Forward whose deft skill left opponents mesmerised
Tom Finney: April 5th, 1922-February 14th, 2014
Tom Finney, who has died aged 91, was perhaps the most complete British footballer of all time, yet he failed to win a single major honour for either club or country.
Blessed with exquisite balance, skill and tactical intelligence, he played the game with a grace given to very few: he was never booked, sent off or even cautioned. Stanley Matthews may have been the public’s favourite, but Finney was the greater all-rounder.
In the era before players enjoyed freedom of contract, there were many single-club players. So integral did Finney become to Preston North End, his club from the age of 14 until retirement at 38, that when he went it virtually went with him, relegated to the second division, never to return.
His brilliance inspired and often carried the team. Bill Shankly, right-half for Preston when Finney joined (and later Liverpool manager), said: “Tom Finney would have been great in any team, in any match and in any age . . . even if he had been wearing an overcoat.”
Though he had a glittering career, Finney accumulated little silverware. The only medals he collected were for the 1941 Wartime cup (not regarded as a full football honour), when Preston beat Arsenal 2-1 and the 1951 Second Division championship.
He remained loyal to Preston when the Italian prince Roberto Lanza di Trabia tried to lure him to Palermo with a £10,000 signing-on fee, wages of £130 a month plus a bonus of up to £100 a game, a Mediterranean villa, a sports car and unlimited travel to and from Italy for his family. At the time, Finney got £14 a week with Preston; to top up his wages, he ran a plumbing business on the side.
Finney was born a street away from Deepdale, the home of the club he would come to embody. He turned professional just after the outbreak of the second World War, which would steal years from his career.
He served with the Royal Armoured Corps and was a tank driver in north Africa and Italy, where he took part in the battle to capture Argenta in April 1945. He was also selected to play for several forces sides in Egypt, once lining up for the eighth army against the actor Omar Sharif, who was playing for King Farouk’s team.
Finney made his long-delayed league debut for Preston at the age of 24 against Leeds United on August 31st, 1946, the opening day of the first postwar season. It was the first of 473 competitive appearances for the club, in which he scored 210 goals.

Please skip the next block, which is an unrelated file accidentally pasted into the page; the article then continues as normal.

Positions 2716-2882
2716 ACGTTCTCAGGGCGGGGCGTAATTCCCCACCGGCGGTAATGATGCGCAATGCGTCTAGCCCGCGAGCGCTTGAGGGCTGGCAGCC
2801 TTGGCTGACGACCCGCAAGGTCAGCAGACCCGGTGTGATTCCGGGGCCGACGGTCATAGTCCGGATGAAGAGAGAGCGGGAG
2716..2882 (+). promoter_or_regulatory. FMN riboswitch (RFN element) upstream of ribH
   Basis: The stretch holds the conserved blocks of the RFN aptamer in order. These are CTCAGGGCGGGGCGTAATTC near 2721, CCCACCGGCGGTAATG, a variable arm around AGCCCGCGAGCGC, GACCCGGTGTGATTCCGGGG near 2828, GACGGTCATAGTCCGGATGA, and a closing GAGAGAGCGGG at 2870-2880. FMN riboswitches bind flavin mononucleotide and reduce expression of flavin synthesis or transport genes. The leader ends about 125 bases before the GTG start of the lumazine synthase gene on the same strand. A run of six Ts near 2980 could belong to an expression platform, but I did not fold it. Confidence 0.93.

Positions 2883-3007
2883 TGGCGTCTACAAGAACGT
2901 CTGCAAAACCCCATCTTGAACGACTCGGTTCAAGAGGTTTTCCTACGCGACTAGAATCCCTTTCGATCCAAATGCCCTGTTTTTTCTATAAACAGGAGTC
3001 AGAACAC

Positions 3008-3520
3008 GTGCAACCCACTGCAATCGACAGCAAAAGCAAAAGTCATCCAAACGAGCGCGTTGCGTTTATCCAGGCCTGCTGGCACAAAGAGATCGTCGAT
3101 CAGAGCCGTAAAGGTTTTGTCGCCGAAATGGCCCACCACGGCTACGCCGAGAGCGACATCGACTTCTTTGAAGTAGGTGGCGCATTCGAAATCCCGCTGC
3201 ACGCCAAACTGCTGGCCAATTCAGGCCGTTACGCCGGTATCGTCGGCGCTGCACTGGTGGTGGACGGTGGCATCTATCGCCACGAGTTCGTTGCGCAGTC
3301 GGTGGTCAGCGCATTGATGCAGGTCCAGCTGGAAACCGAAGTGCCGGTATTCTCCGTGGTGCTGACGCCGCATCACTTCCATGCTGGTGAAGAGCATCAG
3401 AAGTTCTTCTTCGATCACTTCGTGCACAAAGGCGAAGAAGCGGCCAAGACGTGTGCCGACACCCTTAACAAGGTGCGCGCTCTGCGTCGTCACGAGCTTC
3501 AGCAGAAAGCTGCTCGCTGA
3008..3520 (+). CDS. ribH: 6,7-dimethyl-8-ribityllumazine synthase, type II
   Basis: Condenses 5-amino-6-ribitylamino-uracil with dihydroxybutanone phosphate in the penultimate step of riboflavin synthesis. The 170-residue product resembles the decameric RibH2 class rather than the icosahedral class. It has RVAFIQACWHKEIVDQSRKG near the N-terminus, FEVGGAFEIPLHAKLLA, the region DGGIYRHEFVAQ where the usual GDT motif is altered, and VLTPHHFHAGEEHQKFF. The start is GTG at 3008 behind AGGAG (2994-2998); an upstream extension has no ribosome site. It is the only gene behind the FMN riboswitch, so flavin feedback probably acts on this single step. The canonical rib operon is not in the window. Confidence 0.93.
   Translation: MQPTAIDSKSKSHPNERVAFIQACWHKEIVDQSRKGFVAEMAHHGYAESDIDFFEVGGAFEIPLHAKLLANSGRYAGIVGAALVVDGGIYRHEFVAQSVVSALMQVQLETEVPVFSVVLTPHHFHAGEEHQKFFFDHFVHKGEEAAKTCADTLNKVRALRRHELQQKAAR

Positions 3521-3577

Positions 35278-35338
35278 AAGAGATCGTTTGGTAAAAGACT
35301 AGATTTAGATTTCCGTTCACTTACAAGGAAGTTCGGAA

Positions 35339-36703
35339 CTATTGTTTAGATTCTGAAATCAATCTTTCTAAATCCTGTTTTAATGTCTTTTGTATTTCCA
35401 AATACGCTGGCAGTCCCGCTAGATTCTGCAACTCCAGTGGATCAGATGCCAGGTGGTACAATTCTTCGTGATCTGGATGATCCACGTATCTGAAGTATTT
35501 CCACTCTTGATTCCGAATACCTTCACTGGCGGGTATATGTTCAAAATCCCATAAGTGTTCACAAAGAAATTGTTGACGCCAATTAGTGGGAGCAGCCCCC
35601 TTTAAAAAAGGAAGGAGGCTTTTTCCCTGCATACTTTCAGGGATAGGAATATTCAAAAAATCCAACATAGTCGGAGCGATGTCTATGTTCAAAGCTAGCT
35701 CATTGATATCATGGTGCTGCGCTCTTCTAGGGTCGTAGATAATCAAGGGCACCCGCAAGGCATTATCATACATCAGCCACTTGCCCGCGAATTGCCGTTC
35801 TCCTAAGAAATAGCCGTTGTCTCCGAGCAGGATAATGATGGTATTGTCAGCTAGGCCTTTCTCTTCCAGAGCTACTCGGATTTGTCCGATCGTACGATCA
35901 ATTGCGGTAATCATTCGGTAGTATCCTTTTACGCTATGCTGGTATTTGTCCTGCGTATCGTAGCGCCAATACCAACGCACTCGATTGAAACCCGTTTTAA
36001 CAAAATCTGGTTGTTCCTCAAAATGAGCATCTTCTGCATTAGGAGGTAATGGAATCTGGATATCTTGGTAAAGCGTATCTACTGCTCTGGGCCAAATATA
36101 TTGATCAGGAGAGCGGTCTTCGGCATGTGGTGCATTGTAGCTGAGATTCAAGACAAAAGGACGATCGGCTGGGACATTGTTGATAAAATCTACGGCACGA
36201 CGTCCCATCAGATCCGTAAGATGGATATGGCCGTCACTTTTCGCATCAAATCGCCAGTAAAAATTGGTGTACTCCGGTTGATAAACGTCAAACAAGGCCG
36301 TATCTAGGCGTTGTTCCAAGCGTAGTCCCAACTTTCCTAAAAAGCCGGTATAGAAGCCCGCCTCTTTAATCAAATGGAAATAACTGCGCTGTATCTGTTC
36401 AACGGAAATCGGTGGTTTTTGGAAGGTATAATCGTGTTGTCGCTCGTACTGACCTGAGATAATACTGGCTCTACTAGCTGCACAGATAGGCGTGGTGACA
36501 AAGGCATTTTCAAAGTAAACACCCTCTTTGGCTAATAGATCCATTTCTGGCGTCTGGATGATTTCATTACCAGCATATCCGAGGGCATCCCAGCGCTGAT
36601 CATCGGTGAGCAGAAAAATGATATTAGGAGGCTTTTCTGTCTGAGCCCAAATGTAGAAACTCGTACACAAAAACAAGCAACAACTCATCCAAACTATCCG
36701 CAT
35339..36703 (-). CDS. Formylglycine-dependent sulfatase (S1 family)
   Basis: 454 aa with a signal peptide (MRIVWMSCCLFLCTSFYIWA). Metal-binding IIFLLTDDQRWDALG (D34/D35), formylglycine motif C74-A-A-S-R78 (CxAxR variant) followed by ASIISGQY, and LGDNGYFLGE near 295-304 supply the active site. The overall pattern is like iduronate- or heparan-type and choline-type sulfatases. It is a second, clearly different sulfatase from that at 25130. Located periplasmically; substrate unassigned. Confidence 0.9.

Many comparisons were made between him and Matthews, whom he initially displaced on England’s right wing. Matthews was a showman, dubbed “the wizard of the dribble”, an out-and-out winger who would hug the touchline. Finney was more versatile (he played at one time or another in all positions across the forward line and could score and create goals).
England looked strongest when both wingers were deployed, with Matthews on the right and the versatile Finney playing out of position on the left. The first time they played this way was in May 1947 in Lisbon against Portugal, who were routed 10-0. Matthews was irresistible, but Finney was in such devastating form that his direct opponent, Portuguese captain and right-back Álvaro Cardoso, walked off in the first half, demanding to be substituted.
Finney’s personal milestones included being named footballer of the year in 1954, at the age of 32. He collected the award on the eve of the FA Cup final, a game from which he, and much of the nation, hoped he would finally obtain a winner’s medal.
FA Cup losing side
But Finney, normally so at home at Wembley, played what he later said was his worst game for Preston, as they lost 3-2 to West Bromwich Albion.
Finney continued to build up his plumbing business, which was very much a going concern by the time he retired in 1960. He went on to become president of the club, a magistrate and chairman of his local health authority.
In 1998 he was knighted.
He married Elsie Noblett in 1945. She died in 2004 and he is survived by their son, Brian, and daughter, Barbara.